House committee calls CEOs of gun manufacturers to testify

The House Oversight Committee is ramping up its investigation into gun manufacturers and has requested that CEOs of three major gun manufacturers appear before Congress at the end of the month in the wake of a string of harrowing mass shootings involving assault-style rifles that have killed and injured scores of Americans.

Rep. Carolyn B. Maloney (DN.Y.), the committee’s chairwoman, on Wednesday sent letters to Marty Daniel, the CEO of Daniel Defense, Mark Smith, the president and CEO of Smith & Wesson Brands, and Christopher Killoy, the president and CEO of Sturm, Ruger & Co., requesting testimony as a part of a second hearing hosted by the committee examining the firearms industry.

Daniel Defense is the maker of the DDM4 rifle the gunman used to kill 19 children and two adults at Robb Elementary School in Uvalde, Tex., and a shooter on Monday used a Smith & Wesson M&P semiautomatic rifle to kill at least seven people and wound dozens of others during a July Fourth parade in Highland Park, Ill.

The July 20 hearing comes after Maloney launched an investigation into gun manufacturers in May. Maloney requested information from five manufacturers regarding the making, sale and marketing of deadly weapons used in mass shootings that were purchased legally and used by the gunmen responsible for the carnage in Uvalde, Highland Park and Buffalo.

Maloney requested each company’s gross revenue and profit from sales of semiautomatic rifles based on AR-15-style guns, annual spending on advertising and marketing of these rifles, annual spending on federal and state lobbying, and funding provided to the National Rifle Association. Maloney cites new financial information that has been provided to the committee so far as reason for the CEOs to appear.

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“The information you provided has heightened the Committee’s concern that your company is continuing to profit from the sale and marketing of weapons of war to civilians despite the harm these weapons cause, is failing to track instances or patterns where your products are used in crimes, and is failing to take other reasonable precautions to limit injuries and deaths caused by your firearms,” Maloney wrote in a letter to Killoy, provided to The Washington Post.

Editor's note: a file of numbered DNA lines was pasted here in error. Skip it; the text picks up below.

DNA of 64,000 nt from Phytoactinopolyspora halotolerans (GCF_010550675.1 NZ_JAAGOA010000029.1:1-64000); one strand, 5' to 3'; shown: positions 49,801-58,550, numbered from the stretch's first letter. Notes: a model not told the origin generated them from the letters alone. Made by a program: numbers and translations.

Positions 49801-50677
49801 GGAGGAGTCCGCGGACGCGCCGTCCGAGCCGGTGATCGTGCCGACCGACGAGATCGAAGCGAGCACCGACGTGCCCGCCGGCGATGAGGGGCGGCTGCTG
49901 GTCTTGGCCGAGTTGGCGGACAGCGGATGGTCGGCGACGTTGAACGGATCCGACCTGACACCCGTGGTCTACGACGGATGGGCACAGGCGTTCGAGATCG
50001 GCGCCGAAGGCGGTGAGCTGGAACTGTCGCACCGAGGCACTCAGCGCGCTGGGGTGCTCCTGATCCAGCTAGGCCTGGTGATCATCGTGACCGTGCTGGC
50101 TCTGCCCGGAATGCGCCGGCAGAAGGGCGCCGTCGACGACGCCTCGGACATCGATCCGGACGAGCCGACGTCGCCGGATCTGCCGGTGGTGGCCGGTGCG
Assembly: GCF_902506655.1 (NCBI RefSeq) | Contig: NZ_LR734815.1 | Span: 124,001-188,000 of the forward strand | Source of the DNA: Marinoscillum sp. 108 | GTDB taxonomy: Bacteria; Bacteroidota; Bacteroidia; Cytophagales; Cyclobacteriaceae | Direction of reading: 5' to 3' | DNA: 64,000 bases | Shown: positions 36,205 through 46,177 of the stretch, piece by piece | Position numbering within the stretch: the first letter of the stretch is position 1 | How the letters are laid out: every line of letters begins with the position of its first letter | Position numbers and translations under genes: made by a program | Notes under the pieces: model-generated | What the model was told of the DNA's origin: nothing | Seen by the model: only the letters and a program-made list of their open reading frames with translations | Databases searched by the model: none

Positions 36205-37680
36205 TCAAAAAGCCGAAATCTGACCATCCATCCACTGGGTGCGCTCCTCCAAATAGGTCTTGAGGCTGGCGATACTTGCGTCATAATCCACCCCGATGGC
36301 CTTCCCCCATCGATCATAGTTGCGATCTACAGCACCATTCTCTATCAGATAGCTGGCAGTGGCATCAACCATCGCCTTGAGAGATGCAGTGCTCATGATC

She also wrote to Smith that his company has produced “some of the information and documents responsive to our inquiry, but you have refused to produce information specifically regarding semiautomatic rifles based on the AR platform, despite admitting that you keep such records.”

Gunmakers sold an estimated 19.9 million firearms in 2021 and 22.8 million firearms in 2020, according to the research group Small Arms Analytics and Forecasting. AR-15-style rifles have grown popular and become especially lucrative for newer companies like Daniel Defense.

The first hearing hosted by the featured committee gripping testimony from survivors of mass shootings caused by assault rifles, including 11-year-old Miah Cerrillo who spoke about her horrifying experience inside a classroom at Robb Elementary School and a pediatrician who treated victims of the Uvalde shooting. Roy Guerrero said during the hearing that the bullets from the AR-15-style assault rifle “pulverized” and “decapitated” the bodies of children during the shooting.

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“Since the Oversight Committee launched our investigation into the gun industry and its disgraceful role in marketing these dangerous weapons, we found that Daniel Defense, Smith & Wesson, and Sturm, Ruger playing prominent roles in an industry that make billions of dollars in profits selling these products, including selling the assault weapons used in Highland Park and Uvalde,” Maloney said in a statement. “I am inviting the chief executive officers of these differents manufacturers to explain to Congress and the American people why they continue to sell products to civilians that are meant to be used in the battlefield.”

Congress last month passed the Bipartisan Safer Communities Act, which provides funding for mental health services and school security initiatives, expands criminal background checks for some gun buyers, and provides federal grants to states that enact red-flag laws meant to keep guns away from those found to be at risk of committing murder or attempting suicide. But Maloney wrote to the CEOs that the law does not go far enough.

“This law is an important step, but it does not ban assault weapons or implement other safety solutions that the gun industry has lobbied aggressively to prevent,” she wrote.

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